While I am not advocating that we love our pets less, I am advocating a little bit of perspective.  First, as pet owners, we need to cope with the fact that we are almost certainly destined to outlive our pets.  As such, we should expect, and be prepared for the day when our beloved pet either goes of its own accord or has to be humanely euthanized.  We also need to understand that loving a pet means its welfare comes before the gratification we receive from spoiling it.  We live in a time when there is an abundance of pet foods that are formulated to fulfill all of the nutritional needs of our pets.  Most of these pet foods come with a comprehensive feeding guide that allows us to zero in on an ideal weight for our dog or cat.  While the quality of ingredients and an individual animal's preference for a particular food may vary, once you find a pet food that works for your budget and your pet's preferences, it is a very simple matter to only feed only as much of it as is required.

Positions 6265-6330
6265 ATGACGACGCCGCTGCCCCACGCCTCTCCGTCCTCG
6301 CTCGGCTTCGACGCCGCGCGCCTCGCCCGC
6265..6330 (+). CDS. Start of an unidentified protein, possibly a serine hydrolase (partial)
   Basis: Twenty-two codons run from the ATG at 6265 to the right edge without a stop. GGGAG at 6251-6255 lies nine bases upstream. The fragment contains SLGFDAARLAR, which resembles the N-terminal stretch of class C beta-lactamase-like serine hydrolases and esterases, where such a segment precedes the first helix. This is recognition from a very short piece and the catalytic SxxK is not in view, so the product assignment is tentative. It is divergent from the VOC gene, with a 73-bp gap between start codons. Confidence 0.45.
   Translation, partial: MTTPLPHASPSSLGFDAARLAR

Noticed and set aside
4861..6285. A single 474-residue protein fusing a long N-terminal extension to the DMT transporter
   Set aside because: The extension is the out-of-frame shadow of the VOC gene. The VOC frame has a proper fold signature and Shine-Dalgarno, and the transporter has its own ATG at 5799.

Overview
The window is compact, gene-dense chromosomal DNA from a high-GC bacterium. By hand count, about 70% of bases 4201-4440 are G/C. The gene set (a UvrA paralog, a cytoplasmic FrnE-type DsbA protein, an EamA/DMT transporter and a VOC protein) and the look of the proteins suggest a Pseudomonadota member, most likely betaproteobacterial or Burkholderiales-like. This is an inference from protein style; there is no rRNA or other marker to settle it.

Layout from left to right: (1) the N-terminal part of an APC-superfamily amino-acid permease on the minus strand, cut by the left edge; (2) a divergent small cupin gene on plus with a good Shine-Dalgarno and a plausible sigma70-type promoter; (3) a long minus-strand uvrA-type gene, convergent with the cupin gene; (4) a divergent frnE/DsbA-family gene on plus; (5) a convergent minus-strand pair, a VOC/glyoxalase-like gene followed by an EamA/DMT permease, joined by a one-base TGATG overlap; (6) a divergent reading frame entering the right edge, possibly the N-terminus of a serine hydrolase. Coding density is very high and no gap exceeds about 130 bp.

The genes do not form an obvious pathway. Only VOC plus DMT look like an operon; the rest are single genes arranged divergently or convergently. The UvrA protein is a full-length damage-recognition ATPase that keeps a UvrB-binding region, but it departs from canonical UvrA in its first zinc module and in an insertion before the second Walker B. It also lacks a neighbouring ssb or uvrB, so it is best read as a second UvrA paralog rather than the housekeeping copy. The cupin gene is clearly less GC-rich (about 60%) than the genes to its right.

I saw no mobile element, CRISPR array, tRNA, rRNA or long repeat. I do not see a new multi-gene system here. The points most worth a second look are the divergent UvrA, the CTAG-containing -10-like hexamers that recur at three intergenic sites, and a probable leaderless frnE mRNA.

Regarding the legal shift of animals going from chattel to individuals with rights, there are volumes devoted to the pros and cons of that argument.  For this post, sufficeth to say that if our goal is to increase the overall welfare of animals in our society, it is my belief that meeting that goal will be much more economically feasible if animals are defined as property under the law.  Whether that is moral or not, whether it is socially acceptable or not, I will leave for another day.  However, I will conclude by predicting that defining animals as members of society with rights will invariably raise the cost of owning and caring for them to the point where only the very wealthy and/or eccentric will be able to afford legitimate care.  It may be that we come full circle and return to a time when the relationship between most humans and their dogs and cats will be reduced to infrequent encounters with strays that somehow fell through the cracks, but for whatever reason cannot fully enter our lives.

Saturday, December 7, 2013